"These types of weapons, particularly anti-tank weapons -- and I am sure there are other sorts of devices, along the lines of the manufacture and production of IEDs -- does represent, if it's done in a volume, an effort to give the insurgency a real capacity to endure," he said. "And I think, over time, that's the plan, because there are no short-term solutions here."

Miller said such a strategy comes with risks and that the longer the conflict goes on, the more difficult it will become to "reassemble Syria" as a unified political entity.

"Can the provision of these weapons, even if it's done in a very organized, focused way to the right units, really make them more competitive?" he said, explaining that there is no guarantee such a strategy would work. "Perhaps over time, but you're dealing with a regime that clearly has superior firepower."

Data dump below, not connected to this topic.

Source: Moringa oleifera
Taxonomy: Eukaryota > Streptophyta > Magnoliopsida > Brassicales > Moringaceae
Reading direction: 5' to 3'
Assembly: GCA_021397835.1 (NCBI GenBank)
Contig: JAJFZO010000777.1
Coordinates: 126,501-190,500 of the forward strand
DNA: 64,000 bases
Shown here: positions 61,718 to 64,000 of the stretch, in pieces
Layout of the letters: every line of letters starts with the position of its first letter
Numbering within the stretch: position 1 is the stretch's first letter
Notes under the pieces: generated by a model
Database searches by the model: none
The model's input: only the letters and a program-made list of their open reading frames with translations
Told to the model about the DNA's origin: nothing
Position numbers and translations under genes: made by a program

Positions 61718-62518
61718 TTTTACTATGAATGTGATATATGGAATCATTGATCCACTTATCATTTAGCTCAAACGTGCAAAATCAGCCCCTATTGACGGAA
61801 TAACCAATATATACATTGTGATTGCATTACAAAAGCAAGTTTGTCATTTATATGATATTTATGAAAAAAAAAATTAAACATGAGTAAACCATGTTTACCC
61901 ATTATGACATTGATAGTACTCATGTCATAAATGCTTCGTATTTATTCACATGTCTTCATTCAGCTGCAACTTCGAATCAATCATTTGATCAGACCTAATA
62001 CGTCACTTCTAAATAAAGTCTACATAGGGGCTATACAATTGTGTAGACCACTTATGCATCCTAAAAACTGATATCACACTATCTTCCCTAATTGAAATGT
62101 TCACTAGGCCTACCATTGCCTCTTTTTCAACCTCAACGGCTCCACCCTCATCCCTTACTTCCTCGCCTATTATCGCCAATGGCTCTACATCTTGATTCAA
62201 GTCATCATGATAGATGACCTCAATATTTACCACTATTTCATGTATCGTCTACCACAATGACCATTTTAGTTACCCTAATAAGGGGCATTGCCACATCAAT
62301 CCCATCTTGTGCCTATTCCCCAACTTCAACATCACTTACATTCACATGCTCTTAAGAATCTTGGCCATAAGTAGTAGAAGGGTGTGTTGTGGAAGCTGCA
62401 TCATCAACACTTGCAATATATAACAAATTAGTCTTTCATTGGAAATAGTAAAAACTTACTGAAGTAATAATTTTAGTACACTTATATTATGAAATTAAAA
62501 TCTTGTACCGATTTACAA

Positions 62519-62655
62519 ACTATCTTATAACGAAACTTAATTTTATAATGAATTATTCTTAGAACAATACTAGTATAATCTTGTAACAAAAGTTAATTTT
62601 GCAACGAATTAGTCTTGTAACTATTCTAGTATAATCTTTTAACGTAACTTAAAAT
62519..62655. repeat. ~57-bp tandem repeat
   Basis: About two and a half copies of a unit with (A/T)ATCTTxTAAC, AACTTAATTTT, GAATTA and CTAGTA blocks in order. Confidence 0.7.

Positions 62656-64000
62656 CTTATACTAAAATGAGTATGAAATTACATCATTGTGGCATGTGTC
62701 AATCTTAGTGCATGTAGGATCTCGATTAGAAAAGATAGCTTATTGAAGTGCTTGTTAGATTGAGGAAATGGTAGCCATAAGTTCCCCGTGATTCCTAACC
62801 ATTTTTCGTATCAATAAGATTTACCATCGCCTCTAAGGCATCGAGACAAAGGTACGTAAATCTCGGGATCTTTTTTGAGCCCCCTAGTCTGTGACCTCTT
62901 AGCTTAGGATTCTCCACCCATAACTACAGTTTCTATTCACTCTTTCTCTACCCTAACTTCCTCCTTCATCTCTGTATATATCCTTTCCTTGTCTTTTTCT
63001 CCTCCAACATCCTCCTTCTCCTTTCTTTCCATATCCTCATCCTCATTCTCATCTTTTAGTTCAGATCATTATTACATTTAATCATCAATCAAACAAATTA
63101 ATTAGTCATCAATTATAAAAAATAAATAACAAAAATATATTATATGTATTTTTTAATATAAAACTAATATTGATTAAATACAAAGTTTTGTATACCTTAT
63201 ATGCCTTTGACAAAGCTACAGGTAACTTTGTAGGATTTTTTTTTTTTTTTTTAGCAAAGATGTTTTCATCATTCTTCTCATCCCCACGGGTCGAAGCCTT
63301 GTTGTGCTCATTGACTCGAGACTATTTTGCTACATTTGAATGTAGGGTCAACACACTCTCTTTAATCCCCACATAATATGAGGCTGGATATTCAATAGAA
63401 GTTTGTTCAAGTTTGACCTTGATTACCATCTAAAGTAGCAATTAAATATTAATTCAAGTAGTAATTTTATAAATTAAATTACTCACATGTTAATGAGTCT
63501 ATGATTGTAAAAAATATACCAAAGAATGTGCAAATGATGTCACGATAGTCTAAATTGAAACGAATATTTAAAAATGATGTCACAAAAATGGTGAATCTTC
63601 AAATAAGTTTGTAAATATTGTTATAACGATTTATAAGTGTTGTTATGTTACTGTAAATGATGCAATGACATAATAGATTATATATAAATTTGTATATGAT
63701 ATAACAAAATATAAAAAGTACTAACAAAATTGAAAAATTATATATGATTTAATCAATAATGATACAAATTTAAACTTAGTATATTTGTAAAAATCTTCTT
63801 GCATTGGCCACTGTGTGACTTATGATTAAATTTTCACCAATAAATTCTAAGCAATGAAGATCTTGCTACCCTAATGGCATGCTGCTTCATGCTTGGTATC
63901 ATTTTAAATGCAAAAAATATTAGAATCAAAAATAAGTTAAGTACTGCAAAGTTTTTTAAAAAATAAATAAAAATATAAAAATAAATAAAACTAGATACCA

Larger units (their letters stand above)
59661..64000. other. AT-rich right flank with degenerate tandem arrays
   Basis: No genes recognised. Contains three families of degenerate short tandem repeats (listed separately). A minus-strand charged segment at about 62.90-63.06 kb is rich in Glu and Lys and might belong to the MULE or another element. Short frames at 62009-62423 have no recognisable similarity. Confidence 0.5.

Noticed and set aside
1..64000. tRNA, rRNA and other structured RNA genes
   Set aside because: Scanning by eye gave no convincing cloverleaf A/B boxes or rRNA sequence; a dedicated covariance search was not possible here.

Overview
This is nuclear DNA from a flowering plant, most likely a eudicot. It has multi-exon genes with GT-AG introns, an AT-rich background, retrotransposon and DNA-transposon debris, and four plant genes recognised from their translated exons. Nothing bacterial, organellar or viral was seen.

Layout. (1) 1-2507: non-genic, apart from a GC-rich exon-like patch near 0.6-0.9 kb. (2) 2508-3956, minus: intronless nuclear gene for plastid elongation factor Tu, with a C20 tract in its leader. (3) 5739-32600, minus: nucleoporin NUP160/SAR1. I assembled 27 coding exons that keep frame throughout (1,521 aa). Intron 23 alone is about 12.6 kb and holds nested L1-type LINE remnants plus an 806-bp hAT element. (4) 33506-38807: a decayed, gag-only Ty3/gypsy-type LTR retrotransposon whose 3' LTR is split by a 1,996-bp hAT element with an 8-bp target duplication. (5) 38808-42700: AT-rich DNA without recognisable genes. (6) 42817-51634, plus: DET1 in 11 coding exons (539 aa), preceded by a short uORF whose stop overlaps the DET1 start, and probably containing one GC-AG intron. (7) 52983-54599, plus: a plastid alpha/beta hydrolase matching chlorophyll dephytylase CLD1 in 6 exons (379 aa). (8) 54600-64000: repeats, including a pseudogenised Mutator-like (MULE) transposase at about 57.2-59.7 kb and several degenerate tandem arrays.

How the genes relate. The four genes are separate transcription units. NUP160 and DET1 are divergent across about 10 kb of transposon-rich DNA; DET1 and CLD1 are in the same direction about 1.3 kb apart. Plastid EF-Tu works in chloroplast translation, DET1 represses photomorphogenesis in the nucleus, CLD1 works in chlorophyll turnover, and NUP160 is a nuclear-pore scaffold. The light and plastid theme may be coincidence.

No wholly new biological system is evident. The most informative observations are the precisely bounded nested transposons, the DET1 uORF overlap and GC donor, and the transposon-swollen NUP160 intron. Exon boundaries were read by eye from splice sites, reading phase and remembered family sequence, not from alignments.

Jeffrey White, a defense fellow at The Washington Institute, said the influx of arms to the rebels is having an impact.

"The improving capabilities they have is tilting the battlefield," he said, adding that, for now, that may be enough.

"Whether or not they ever get to the point where they can defeat the Syrian army in sort of a conventional or main battle, I think that's a ways off, if ever," he said. "But they can cause a lot of attrition and they can cause a lot of stress on Syrian army units and they can cause some to break, maybe."

Russia Helicopter Shipments
In Moscow Thursday, the foreign ministry confirmed it is trying to send military helicopters to Syria, saying the helicopters already belong to Syria and had been sent to Russia for repairs.

The Mi-25 helicopters, said spokesman Alexander Lukashevich, posed no threat to civilians.

"Our main position on military-technical cooperation with Syria is already well known and has often been stated publicly," he said. "We maintain our military-technical links with Syria, while refusing to ship there any equipment which could be used against peaceful demonstrators.''

White, of The Washington Institute, disagreed and said evidence from the ground shows how the helicopters are used.